Baked Bean Museum of Excellence, Port Talbot.

The Baked Bean Museum of Excellence is a museum dedicated to baked beans, owned and operated by a bean-obsessed superhero called Captain Beany. And yes, it is as eccentric as it sounds.
In order to understand the Baked Bean Museum of Excellence, you first have to understand Captain Beany. The man formerly known as Barry Kirk once worked in the computer department of the British Petroleum chemical plant in the village of Baglan in Neath Port Talbot.
Then, in September 1986, one sublime event changed his life: Kirk sat naked in a bathtub full of baked beans for 100 hours, setting a new world record.
At the same time, his one true destiny was revealed: Captain Beany was born, an honest-to-goodness real-life superhero rising like a phoenix from the rich tomato sauce of a thousand baked beans. It was a beautiful moment.
In truth, it actually took a few years for Kirk to complete his baked bean-obsessed transformation. But in 1991, he legally changed his name by deed poll to Captain Beany.

Not stopping there, he started painting his face and (now completely bald) head orange, and began wearing a golden cape, pants, gloves and boots.
Ever since, Captain Beany has been involved in a whole range of strange events, raising money for various charities.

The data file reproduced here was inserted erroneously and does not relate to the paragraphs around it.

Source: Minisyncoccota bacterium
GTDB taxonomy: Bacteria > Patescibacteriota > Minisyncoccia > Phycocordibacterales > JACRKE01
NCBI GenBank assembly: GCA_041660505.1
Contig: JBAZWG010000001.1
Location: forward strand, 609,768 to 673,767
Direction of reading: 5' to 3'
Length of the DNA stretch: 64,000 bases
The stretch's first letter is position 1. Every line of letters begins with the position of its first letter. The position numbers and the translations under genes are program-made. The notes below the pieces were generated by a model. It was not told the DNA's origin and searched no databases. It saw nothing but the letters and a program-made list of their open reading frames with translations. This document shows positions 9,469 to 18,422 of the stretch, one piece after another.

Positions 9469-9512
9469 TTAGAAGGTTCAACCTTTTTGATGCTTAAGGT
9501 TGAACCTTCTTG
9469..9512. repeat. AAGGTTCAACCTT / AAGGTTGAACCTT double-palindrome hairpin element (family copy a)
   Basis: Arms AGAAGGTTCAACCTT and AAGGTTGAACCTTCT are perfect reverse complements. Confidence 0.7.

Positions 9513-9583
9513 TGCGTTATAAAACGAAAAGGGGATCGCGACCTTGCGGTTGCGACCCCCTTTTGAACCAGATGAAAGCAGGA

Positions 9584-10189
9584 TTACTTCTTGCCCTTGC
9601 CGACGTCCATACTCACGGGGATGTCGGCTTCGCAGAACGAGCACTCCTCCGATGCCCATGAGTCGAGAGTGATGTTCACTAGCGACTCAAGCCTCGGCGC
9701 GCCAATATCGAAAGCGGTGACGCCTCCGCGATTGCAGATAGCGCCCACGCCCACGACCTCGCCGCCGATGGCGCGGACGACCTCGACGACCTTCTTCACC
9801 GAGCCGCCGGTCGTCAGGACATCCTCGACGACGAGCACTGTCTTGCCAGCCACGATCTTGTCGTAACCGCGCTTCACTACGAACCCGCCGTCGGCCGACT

In doing so, he’s raised more than £100,000 for charity.
In 2009, Captain Beany transformed his third-floor, two-bedroom council flat into the world’s only museum dedicated to baked beans: The Baked Bean Museum of Excellence. The tiny museum is packed with baked bean-related artifacts.
It’s bursting with baked bean tins from various brands around the world.
It’s a surreal experience, but one that most visitors thoroughly enjoy. Well done, Captain Beany.
Because the museum is located in a council flat, Captain Beany can’t charge an entrance fee. Donations are happily received, however, and are given to charity.
Source: Baked Bean Museum of Excellence – Port Talbot, Wales – Gastro Obscura

Llangernyw is an 4K year Old Ancient Yew Tree.

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Photograph by Emgaol/Wikimedia Commons
Llangernyw, a lush, 4,000-year-old yew tree, was inducted into a list of 50 Great British Trees by the United Kingdom Tree Council in 2002, which, as far as tree honors are concerned, is a pretty big deal.
Llangernyw was planted in what is now a North Wales churchyard way back when the Egyptian Pyramids were still considered a new development.
See more old trees via 6 of the Oldest Trees in the World | Mental Floss